Meanwhile, the 'back to normal' movement grows on several fronts: File Image/PixaBay
Oil prices on Tuesday resumed their upward trajectory based on signals that supply will be more aligned with the reduced demand caused by the government pandemic lockdowns - while optimism continues to grow over economies slowly restarting.
West Texas Intermediate settled at $25.78 per barrel, up $1.64, while Brent settled at $29.98 per barrel, up 35 cents.
Four sources told media on Tuesday that the Organization of the Petroleum Exporting Countries (OPEC) and its allies want to maintain its 9.7 million barrel per day (bpd) cut beyond June when the cartel is next due to meet.
John Kemp, Reuters
The market should gradually move into deficit over the second half of the year
This came on the heels of Saudi Arabia making a surprise announcement that it will voluntarily deepen oil output cuts from June by 1 million bpd, and the United Arab Emirates and Kuwait pledging fresh cuts.
This, combined with substantial output cuts in other countries including the U.S., caused John Kemp, commodities analyst for Reuters, to state on Tuesday that "Futures prices and swaps linked to physical prices show the market has now moved through the worst of the crisis caused by the volume war between Saudi Arabia and Russia and the pandemic-driven collapse in consumption."
He went on to note that "Provided producers continue to limit output, the market should gradually move into deficit over the second half of the year as transport systems reopen, which should arrest and then start to reverse the stock build.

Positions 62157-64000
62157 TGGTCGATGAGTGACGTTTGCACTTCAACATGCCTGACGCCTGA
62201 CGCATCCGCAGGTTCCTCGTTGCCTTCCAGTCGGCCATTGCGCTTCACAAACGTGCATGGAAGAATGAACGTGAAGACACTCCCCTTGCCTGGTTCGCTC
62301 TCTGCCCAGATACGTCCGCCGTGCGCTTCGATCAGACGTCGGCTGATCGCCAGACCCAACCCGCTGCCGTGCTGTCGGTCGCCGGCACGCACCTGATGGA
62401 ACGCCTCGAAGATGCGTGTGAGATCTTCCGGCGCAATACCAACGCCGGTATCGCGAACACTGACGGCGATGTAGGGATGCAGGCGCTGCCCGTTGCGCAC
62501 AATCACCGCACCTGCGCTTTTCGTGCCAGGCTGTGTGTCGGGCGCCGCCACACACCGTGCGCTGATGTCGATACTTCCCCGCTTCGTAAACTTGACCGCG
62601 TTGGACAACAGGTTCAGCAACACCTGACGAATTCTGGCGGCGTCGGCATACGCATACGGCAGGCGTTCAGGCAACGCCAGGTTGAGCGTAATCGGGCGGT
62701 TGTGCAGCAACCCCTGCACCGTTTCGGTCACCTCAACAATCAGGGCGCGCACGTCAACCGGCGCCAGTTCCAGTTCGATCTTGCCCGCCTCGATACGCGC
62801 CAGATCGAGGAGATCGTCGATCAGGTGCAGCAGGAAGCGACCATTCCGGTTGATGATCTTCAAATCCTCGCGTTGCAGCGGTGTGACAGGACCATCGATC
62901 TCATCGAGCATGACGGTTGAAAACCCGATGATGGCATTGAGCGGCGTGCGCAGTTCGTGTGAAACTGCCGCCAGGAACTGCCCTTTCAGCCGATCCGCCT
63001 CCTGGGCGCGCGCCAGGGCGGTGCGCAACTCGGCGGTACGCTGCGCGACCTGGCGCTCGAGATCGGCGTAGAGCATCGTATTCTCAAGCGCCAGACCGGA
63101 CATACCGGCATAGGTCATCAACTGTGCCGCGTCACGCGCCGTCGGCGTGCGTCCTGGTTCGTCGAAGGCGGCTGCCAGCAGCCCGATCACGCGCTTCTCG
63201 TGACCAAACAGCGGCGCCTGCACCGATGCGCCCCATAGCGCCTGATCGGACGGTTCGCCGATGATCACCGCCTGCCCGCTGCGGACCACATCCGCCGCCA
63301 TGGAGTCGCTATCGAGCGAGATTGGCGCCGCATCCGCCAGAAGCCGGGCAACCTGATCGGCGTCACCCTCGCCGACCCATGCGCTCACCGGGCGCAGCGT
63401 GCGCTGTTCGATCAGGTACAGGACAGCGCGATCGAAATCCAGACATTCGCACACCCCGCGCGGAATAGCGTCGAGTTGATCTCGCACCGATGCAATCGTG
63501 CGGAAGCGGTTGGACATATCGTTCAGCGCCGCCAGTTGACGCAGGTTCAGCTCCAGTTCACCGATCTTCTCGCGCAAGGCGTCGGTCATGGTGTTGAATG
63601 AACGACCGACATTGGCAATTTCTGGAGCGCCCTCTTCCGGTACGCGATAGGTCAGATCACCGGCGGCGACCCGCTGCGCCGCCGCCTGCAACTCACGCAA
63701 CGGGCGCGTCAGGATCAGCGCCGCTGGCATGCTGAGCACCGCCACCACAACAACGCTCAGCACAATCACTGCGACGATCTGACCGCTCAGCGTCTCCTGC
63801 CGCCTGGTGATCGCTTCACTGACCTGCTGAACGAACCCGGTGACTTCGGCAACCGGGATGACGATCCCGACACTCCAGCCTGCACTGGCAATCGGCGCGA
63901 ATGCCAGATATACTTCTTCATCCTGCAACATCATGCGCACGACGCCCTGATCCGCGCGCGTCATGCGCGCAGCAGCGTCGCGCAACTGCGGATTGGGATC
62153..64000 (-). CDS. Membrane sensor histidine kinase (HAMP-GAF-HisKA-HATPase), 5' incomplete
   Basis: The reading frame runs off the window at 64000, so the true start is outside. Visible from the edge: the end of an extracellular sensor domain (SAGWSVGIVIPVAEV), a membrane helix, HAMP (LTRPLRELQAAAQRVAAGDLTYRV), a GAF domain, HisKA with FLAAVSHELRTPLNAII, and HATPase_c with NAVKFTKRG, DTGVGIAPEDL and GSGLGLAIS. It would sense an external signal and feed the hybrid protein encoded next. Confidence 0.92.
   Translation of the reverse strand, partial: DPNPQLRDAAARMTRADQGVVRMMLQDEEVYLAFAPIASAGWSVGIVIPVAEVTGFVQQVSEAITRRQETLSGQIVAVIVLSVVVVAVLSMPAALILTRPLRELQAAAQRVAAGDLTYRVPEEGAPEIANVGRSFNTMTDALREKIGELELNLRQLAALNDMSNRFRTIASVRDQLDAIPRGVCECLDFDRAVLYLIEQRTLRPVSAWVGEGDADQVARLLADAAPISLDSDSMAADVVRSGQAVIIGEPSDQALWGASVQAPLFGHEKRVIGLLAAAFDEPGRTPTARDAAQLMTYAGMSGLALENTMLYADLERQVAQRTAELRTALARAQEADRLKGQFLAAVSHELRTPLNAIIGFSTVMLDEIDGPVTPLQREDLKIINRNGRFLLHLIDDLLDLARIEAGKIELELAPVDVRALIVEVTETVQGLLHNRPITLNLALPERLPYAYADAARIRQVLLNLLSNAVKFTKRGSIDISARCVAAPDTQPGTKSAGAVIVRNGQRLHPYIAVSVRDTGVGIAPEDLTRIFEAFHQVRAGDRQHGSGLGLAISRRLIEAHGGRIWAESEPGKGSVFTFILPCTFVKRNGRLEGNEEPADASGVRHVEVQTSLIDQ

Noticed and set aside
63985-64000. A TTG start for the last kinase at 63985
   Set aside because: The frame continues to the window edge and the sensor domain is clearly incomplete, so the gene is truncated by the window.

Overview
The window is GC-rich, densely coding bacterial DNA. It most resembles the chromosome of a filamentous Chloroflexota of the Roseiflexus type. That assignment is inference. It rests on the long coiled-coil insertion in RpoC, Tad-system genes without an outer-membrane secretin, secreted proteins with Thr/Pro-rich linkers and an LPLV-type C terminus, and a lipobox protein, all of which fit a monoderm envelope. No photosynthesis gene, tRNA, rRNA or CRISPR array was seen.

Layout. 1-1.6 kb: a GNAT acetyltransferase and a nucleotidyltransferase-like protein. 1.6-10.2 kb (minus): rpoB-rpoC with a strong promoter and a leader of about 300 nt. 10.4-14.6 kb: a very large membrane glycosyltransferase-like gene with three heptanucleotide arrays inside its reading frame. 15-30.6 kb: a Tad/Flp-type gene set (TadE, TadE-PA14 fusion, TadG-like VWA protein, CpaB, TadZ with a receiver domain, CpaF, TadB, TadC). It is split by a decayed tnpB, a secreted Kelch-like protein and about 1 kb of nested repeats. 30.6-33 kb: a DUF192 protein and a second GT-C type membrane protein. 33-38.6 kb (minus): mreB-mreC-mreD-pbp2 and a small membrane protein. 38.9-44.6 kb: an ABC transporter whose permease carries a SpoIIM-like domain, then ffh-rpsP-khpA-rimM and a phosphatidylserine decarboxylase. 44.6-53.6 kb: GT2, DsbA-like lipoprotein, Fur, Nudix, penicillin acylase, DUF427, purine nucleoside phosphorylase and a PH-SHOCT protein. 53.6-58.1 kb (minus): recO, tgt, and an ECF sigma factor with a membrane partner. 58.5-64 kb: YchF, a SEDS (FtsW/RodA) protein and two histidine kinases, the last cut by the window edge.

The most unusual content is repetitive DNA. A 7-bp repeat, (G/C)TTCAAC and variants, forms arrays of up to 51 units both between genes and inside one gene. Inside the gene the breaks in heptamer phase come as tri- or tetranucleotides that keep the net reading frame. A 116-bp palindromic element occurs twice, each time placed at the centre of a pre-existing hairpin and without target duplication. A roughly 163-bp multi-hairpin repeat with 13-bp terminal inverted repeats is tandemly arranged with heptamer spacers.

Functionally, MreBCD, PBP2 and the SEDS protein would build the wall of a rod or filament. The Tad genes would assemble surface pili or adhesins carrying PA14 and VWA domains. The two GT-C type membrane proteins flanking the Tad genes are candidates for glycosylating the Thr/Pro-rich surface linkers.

"Crude inventories will remain very high through the end of the year but they are no longer expected to continue swelling uncontrollably or threaten to exhaust available tank space."
Meanwhile, the global effort to return to normality saw more evidence of a fear-mongering mainstream media - in the form of CNN being accused of "an egregious misreading of the data" in a recent story claiming 68 percent of Americans say they need a coronavirus vaccine before returning to "normal life."
Nicholas Grossman, an international relations professor at University of Illinois, cited numerous gross inaccuracies in CNN's reporting, including the news agency's misuse of a Gallup poll showing that 68 percent of respondents said a vaccine is "very important."
The fight back to normality continued Tuesday on the legal front as well, with the Center for American Liberty filing a federal lawsuit against California governor Gavin Newsom on behalf of the Professional Beauty Federation of California, whose 500,000 salon owners demand that their businesses be reopened.
Also on Tuesday, Rand Paul - the only U.S. senator to have had a confirmed case of COVID-19 - told public health official Dr. Anthony Fauci that the public health response to the pandemic has been riddled with "wrong prediction after wrong prediction" and that Fauci should not be making decisions on issues outside his purview.
Finally, 43 states have committed to a partial opening of nonessential businesses despite more infections being reported - possibly a reflection of Paul's mindset of coronavirus predictions being too faulty to fully endorse and the growing argument that lockdowns are proving to be more harmful to lives and livelihoods than the virus itself.